Now you see it, by John Thornton

4 Apr 11
The use of video and audio on websites is growing with the help of platforms such as YouTube. Such content can also be a vital transparency tool

The use of video and audio on websites is growing with the help of platforms such as YouTube. Such content can also be a vital transparency tool

When is a business plan not a business plan? I am sitting in my office watching Cabinet Office minister Oliver Letwin and Chief Secretary to the Treasury Danny Alexander give evidence to the Commons Public Accounts Committee on the relationship between departmental business plans and deficit reduction.

PAC chair Margaret Hodge looks at the ministers with the demeanour of a patient, if slightly frustrated headmistress, as they usefully explain that the new Departmental Business Plans are not intended to be business plans in the traditional sense. They are rather ‘plans for how the government is going to deliver in its business’. They thereby provide the tools and transparency for holding both the government and departments accountable for progressing the coalition’s agreed plans.

Watching the video provides so much more than just reading the transcript.  The written evidence confirms details such as the review and monitoring processes. However, the video link allows you to see the eyes and expressions of the individuals, as well as the rapport between them, as they comment on issues such as the working relationship between Numbers 10 and 11 Downing Street.

Transparency is about much more than just putting transactions and documents online. Video has the potential to transport you into the bear-pit of politics and give you a seat at the table alongside decision makers. But do we understand how to get the best from this powerful medium?

Video is now common on many websites and is increasingly available on mobile phones. YouTube provides a very inexpensive platform to hold and distribute video content. Also, video conferencing via Skype and more sophisticated systems is now widely used and will become increasingly important as we reduce travel and expand remote working.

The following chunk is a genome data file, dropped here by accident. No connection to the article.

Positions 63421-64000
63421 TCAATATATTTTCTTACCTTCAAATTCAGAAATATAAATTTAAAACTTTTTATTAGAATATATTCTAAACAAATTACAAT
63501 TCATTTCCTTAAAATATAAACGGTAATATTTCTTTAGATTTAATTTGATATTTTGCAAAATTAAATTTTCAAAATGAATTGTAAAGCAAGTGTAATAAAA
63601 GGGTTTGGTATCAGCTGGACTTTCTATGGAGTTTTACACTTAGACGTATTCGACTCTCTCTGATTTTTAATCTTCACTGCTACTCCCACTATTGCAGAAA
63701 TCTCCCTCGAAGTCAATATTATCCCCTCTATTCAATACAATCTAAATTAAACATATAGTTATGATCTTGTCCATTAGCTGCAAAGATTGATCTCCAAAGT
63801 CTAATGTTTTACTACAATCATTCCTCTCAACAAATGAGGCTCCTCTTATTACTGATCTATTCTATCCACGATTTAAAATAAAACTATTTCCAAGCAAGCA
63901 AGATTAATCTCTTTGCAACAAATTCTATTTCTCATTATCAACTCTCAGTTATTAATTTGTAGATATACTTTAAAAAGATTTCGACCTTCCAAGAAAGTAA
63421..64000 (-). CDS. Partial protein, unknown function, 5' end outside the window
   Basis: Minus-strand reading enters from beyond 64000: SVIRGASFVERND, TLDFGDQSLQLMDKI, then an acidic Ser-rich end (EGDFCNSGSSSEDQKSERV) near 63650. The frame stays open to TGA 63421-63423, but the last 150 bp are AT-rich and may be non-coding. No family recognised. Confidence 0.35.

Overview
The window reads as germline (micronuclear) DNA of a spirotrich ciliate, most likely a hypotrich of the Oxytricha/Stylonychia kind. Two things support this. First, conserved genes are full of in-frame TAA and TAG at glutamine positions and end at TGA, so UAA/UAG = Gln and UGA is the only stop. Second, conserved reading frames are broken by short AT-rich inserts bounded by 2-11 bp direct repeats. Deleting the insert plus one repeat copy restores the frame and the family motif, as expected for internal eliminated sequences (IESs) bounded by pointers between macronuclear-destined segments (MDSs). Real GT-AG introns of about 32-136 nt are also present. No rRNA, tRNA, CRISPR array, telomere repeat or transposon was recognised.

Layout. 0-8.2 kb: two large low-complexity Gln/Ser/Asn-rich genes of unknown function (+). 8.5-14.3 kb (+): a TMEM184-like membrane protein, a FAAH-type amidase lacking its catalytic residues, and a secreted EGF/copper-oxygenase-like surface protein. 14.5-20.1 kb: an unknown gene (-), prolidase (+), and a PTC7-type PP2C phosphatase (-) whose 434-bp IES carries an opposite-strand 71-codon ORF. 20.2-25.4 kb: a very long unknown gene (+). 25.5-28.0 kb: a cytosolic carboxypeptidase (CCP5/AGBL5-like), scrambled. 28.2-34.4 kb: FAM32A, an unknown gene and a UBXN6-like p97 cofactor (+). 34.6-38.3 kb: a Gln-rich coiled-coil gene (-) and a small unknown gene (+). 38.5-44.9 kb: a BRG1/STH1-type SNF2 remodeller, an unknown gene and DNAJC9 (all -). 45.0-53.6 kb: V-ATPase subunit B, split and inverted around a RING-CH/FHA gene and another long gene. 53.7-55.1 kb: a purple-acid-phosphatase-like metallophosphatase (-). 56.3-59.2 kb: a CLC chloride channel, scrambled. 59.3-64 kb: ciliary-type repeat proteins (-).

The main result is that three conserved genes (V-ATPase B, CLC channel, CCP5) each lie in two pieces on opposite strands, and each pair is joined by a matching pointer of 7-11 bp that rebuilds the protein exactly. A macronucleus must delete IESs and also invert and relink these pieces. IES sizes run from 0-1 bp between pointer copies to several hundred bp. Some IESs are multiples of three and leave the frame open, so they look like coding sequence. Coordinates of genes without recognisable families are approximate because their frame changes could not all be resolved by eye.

While most office work continues to be based around written text, leading analysts predict that within three years more than a quarter of the online content workers see on a daily basis could be dominated by pictures, audio and video. This means that staff might have to develop new skills and new ways of working, and managers will need to ensure that access to video and other rich media are used to aid productivity rather than becoming distractions.

This brings me back to the PAC video.  One small example, it runs for more than two hours and twenty minutes.  I ran it on my PC while I was doing e-mails, catching up and drinking coffee. I stopped it for phone calls and meetings, and when I got bored. It took me more than three days to get most of the way through it. Is there a better way of homing in on and going back to the bits that really interest me?

The Massachusetts Institute of Technology, for instance, offers a service called Lecture Browser, which enables the viewer to watch a video and see the transcript below. It provides the ability to search lecture transcripts for key words and links directly to the video to let you see and hear the context.  It would be great if this sort of simple linking of video and searchable text could be widely applied to the rapidly expanding video and audio content that is becoming available in the UK.

If like me, for example, you subscribe to the TheyWorkForYou website, which provides e-mail alerts on topics and speakers of my choosing in parliamentary debates, it could link not only to the relevant portion of the published debate but also to the corresponding webcast.

Could this relatively simple and low-cost aid to transparency be incorporated into one of the departmental business plans, please?

John Thornton is an independent adviser and writer on business transformation, financial management and innovation.  [email protected]

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